My jaw still hurts from where it hit the steering wheel!

Maybe she was texting her legislator to ask whether the texting ban applies to bicyclists…

The Lowry Av. Bridge is closed to (most) pedestrians

Thursday, June 26th, 2008

This morning, some folks from MN2020 held a news conference at the closed Lowry Avenue Bridge to release the results of a survey of the state’s county engineers, who are worried about funding for deteriorating roads. The full report is available here.

While the think-tankers were sharing their thoughts, Roadguy was quite surprised to see this:


Yes, these pedestrians went over the barricades to cross the bridge. (Click to enlarge to see whether it’s anyone you know.) I also took a picture of how they did it, but I’m keeping that to myself — we don’t want to give alert reader Bonnie, who misses walking her dog across the bridge, any ideas.

It’s not good to have pedestrians on an unsafe bridge, but do we really want to resort to razor wire and 24-hour guards? Share any thoughts or ideas below.

Less-than-perfect driving: A photo, an excerpt and a link

Thursday, June 26th, 2008

It’s been days since we’ve had a photo around here, so here’s one I took on Tuesday:


Both cars were coming east west on 5th Street, which at that point is a one-way and has light rail tracks down the middle. The car in the foreground decided to ignore the “no turns” signs and the straight-ahead green arrow and make a left turn from the right lane. The other car seemed to be behaving appropriately in the left lane but was “in the way” for Mr. Illegal Left Turn, who had to stop on the tracks while everyone figured out what was going on. Fortunately, no trains — which had a green light — entered the picture.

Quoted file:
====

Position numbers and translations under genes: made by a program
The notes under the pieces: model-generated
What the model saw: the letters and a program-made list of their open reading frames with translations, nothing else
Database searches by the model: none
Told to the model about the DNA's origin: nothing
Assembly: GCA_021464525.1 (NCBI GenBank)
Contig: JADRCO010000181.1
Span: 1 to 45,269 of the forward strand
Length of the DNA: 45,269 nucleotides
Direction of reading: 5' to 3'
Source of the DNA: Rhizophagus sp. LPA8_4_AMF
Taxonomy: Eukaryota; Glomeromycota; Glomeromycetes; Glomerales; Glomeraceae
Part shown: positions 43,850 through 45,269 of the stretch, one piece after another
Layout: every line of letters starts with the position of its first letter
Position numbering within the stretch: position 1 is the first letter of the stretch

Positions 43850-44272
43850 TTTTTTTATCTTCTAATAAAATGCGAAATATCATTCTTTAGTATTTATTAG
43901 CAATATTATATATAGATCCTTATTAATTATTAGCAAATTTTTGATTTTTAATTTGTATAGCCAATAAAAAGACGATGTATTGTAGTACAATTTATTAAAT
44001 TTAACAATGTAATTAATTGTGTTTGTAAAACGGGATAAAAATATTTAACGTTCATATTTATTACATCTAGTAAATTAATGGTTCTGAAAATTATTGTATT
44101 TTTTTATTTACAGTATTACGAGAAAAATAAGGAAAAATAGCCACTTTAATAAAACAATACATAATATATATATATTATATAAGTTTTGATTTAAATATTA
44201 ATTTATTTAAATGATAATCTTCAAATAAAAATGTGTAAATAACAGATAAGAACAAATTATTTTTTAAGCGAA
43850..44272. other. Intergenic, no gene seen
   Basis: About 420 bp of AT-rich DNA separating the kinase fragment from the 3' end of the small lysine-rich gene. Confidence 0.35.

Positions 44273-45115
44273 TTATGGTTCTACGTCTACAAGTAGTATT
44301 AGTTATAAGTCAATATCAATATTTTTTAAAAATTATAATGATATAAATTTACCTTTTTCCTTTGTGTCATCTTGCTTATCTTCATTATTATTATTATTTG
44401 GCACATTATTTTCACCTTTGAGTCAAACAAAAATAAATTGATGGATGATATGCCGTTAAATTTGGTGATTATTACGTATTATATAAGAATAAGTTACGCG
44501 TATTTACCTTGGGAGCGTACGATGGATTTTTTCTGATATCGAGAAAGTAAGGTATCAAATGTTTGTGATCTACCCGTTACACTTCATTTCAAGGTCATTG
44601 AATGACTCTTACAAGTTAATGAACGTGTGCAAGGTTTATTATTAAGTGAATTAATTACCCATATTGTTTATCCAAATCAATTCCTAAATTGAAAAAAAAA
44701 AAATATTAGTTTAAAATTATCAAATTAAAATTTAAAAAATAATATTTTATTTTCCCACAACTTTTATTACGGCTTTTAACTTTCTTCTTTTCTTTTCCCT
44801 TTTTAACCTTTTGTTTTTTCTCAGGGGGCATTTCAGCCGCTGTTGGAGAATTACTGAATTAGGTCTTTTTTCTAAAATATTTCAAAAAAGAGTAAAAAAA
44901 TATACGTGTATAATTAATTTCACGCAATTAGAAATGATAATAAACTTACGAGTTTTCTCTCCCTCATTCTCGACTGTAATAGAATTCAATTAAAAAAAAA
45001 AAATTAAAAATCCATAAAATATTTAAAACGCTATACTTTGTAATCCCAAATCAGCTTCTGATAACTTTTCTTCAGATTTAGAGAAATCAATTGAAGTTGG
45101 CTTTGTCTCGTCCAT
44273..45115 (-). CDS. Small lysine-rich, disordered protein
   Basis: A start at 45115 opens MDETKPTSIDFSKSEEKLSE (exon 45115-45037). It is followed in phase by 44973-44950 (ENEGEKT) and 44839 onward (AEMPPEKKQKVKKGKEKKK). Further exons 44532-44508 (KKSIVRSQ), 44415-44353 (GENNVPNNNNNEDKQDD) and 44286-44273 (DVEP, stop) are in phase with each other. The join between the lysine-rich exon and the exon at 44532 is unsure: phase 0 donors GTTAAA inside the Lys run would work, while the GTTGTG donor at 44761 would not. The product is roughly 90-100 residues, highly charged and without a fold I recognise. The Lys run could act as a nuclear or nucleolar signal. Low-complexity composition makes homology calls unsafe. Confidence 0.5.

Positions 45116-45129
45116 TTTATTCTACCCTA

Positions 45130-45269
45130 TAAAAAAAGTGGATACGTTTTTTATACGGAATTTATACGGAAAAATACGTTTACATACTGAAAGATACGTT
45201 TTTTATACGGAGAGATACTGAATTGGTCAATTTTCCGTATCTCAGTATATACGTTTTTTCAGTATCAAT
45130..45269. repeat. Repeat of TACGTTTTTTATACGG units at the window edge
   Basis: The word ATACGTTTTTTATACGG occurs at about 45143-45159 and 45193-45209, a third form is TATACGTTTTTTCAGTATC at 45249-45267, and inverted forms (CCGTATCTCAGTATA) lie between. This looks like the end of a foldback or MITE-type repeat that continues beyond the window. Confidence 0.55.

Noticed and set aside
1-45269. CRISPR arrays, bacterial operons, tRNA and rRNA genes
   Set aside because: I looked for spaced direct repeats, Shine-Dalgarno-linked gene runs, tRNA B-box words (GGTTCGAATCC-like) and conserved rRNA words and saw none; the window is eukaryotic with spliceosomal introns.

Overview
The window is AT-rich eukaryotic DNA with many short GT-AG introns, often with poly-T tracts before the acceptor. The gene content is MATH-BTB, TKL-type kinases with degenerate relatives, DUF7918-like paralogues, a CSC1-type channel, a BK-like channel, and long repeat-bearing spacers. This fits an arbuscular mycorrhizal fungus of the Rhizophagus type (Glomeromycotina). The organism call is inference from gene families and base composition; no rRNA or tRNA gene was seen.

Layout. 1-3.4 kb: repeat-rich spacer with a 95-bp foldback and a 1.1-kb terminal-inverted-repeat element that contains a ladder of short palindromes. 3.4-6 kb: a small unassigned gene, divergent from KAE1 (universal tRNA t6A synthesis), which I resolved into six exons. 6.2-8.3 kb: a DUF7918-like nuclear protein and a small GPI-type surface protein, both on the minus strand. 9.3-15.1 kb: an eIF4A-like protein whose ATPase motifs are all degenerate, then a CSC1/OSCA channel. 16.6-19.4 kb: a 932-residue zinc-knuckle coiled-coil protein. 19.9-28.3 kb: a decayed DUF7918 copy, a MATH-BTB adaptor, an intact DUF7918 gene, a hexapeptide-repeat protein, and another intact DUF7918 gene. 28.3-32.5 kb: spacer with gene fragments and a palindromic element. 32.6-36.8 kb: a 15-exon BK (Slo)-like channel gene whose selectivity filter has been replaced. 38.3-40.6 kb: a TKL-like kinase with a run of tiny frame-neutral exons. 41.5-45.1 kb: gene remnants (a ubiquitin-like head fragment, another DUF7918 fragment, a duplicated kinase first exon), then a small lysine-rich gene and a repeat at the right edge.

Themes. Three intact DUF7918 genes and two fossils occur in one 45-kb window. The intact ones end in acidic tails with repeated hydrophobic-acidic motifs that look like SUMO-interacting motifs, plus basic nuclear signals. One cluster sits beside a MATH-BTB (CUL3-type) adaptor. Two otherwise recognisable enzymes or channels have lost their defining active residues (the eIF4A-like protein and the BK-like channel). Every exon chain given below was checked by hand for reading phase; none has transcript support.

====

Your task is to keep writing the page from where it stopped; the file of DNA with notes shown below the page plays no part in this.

Roadguy has said it before, and he’ll say it again: When you’re in the wrong lane, it’s not the end of the world to go around the block.

Another questionable driving episode turned up in C.J.’s Tuesday column:

Doug Anderson squired Baryshnikov about in lavish wheels supplied by Maserati of Minneapolis, which is owned by Morrie Wagner.

At one point, Anderson says, he was just driving along when he noticed the speedometer was at 109. “You can’t tell how fast it’s going. Felt like you’re doing 50. It really is the smoothest. Unreal,” he said. “I won’t be doing it again, tell you that. It scared me.”

That news scared Maserati of Minneapolis’ GM Barb Bowman, too. “Great. That’s what we want to hear. Our poor loaner car,” she said Monday.

Roadguy immediately thought of alert reader Paul‘s treatise from the other day and how a car’s features can detach a person from the driving experience.

Our last item is from alert reader Suz, who writes:

I saw an article recently that might make an interesting Roadguy topic. A researcher at Colorado State Univ. performed a study in which they found a relationship between road-rage and personalizing your car.

Suz notes that you have to have a subscription to Nature to read the whole article, but she found this blurb with more information on Slashdot. An excerpt:

A study by psychologist William Szlemko at Colorado State University in Fort Collins that recorded whether people had added seat covers, bumper stickers, special paint jobs, stereos and even plastic dashboard toys to their cars has found a link between road rage and the number of personalized items on or in their vehicle. “The number of territory markers predicted road rage better than vehicle value, condition or any of the things that we normally associate with aggressive driving,” say Szlemko. What’s more, only the number of bumper stickers, and not their content, predicted road rage — so “Jesus saves” may be just as worrying to fellow drivers as “Don’t mess with Texas.”

Szlemko suggests that this territoriality may encourage road rage because drivers are simultaneously in a private space (their car) and a public one (the road). “We think they are forgetting that the public road is not theirs, and are exhibiting territorial behavior that normally would only be acceptable in personal space,” says Szlemko….

So start counting bumper stickers and see what happens. Just don’t get so distracted that you drive 109 on the light-rail tracks.